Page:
"If your association can see your backyard from space, you should probably be able to see association documents before you buy your home."   John Oliver HOA Segment - April 2023

Buying a home in a common interest community (condo, co-op, townhome, single family, attached, detached, etc.) should not be a gamble.   Homeowners should be prepared to perform appropriate due diligence and invest the time and money required BEFORE purchasing to understand the details of what is most likely their largest asset.

Resale certificate fees are capped at $275 by Washington state statute.  Additional fees are invalid / illegal.

WUCIOA (RCW 64.90) allows for periodic inflationary adjustments to the $275 maximum.  RCW 64.34 does not.

The Washington State legislature was decisive when it increased the maximum resale certificate fee from $150 to $275 via SB 5224 which became effective July 24, 2011There is no ambiguity: $275 is intended to include all costs to provide a resale certificate.  Despite unambiguous statutory requirements, many management companies charge owners fees in excess of $275:

1) fees for "processing" ($20 to $50)

2) fees for "rush processing" (generally over $100)

3) fees for meeting minutes


Your association's management contract likely includes language about handling unit resale and transfer of ownership without disclosing a fee schedule for resale certificates.  Here's an example:

We may process Resale Certificates, as applicable to the Association, as well as certain financial forms and questionnaires necessary to complete loan packages for prospective purchasers. Such costs shall be assessed to the Owner or Buyer as appropriate and shall not constitute a charge to the Association.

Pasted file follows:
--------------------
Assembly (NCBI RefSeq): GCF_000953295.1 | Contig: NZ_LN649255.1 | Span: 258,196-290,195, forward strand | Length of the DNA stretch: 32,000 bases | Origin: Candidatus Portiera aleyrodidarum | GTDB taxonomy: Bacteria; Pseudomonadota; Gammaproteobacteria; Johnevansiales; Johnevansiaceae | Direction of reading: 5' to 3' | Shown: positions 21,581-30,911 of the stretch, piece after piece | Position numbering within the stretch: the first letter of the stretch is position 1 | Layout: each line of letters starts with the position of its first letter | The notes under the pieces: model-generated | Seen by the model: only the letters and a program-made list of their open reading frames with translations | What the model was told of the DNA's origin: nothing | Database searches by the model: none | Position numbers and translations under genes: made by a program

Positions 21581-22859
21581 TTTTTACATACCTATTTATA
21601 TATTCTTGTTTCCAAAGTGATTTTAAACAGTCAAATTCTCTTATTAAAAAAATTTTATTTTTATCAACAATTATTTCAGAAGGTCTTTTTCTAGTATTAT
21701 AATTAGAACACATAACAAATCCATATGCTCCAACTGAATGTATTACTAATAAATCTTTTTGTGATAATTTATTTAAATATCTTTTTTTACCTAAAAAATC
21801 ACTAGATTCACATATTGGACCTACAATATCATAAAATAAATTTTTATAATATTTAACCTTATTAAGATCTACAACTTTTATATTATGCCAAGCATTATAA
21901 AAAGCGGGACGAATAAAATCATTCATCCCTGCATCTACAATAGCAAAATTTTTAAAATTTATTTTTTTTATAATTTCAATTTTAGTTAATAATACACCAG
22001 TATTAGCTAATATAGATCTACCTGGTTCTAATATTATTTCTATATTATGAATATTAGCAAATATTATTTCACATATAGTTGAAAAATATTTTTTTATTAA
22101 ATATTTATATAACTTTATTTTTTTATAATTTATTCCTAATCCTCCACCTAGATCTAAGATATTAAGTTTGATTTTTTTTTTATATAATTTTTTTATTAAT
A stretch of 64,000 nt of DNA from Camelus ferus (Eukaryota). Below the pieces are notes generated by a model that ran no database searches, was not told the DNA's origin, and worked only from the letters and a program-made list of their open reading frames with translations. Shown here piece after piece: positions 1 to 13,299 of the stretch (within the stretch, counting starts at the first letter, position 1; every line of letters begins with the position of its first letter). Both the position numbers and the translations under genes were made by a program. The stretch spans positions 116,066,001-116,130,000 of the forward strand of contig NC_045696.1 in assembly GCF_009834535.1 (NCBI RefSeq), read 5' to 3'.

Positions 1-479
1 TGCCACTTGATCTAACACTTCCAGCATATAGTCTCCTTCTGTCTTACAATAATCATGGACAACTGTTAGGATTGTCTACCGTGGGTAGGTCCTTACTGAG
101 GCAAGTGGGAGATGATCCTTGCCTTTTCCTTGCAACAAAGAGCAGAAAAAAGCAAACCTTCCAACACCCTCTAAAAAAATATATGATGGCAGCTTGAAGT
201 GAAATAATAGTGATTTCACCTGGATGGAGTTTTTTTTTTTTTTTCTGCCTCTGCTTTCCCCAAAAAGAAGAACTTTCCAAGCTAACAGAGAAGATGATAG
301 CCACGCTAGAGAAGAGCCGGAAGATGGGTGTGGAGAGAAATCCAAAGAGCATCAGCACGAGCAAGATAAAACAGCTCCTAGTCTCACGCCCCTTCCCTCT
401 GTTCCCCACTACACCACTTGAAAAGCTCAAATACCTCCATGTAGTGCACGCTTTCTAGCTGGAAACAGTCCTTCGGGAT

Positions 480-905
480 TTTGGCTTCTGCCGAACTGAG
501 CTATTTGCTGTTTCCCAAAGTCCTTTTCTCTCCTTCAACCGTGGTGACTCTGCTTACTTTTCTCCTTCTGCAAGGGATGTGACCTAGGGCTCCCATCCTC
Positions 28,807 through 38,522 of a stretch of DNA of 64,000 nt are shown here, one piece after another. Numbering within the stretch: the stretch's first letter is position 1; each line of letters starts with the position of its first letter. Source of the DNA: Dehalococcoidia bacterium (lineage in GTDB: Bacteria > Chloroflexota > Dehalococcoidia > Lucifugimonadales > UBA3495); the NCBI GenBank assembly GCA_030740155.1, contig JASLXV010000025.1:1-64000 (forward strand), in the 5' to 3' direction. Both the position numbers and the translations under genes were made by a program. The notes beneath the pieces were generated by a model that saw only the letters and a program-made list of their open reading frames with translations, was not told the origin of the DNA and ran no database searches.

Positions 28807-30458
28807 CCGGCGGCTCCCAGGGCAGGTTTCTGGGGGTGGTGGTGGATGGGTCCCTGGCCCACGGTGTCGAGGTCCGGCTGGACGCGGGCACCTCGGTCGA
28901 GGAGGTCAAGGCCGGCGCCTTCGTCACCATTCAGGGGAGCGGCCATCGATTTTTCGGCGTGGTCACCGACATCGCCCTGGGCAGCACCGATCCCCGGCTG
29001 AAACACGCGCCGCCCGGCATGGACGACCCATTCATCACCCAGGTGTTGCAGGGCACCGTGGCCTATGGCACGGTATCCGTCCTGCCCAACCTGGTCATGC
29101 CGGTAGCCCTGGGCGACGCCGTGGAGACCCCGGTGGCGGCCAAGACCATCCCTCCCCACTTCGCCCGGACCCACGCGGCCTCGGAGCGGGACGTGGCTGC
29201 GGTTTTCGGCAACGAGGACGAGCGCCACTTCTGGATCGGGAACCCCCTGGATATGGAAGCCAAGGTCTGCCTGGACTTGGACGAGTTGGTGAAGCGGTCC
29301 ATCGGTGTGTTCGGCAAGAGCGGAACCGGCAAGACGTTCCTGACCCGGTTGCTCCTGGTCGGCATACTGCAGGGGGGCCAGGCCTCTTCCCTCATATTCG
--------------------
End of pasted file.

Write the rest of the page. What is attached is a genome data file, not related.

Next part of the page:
The Illinois Supreme Court decision in Channon v. Westward Management makes things interesting.

As an example, California, Illinois, Texas and Washington State all have different statutes requiring sellers to furnish resale certificates to potential purchasers.  A key difference is that TX in 207.003(c) (but not in 82.157) and WA limit absolute resale fees to sellers, whereas CA Civil Code and the ILCS require "reasonable" fees.  There are obvious statutory similarities related to legislative intent and whether "protections" are primarily intended to only purchasers or to both purchasers and sellers.

Long story short, upholding limits on fees charged to sellers, even when the statutes appear to cap such fees, is harder said than done.

Washington State Resale Requirements

Resale certificate contents are governed by state statute.

Washington State Resale Certificate Requirements
WA State Resale Certificate Requirements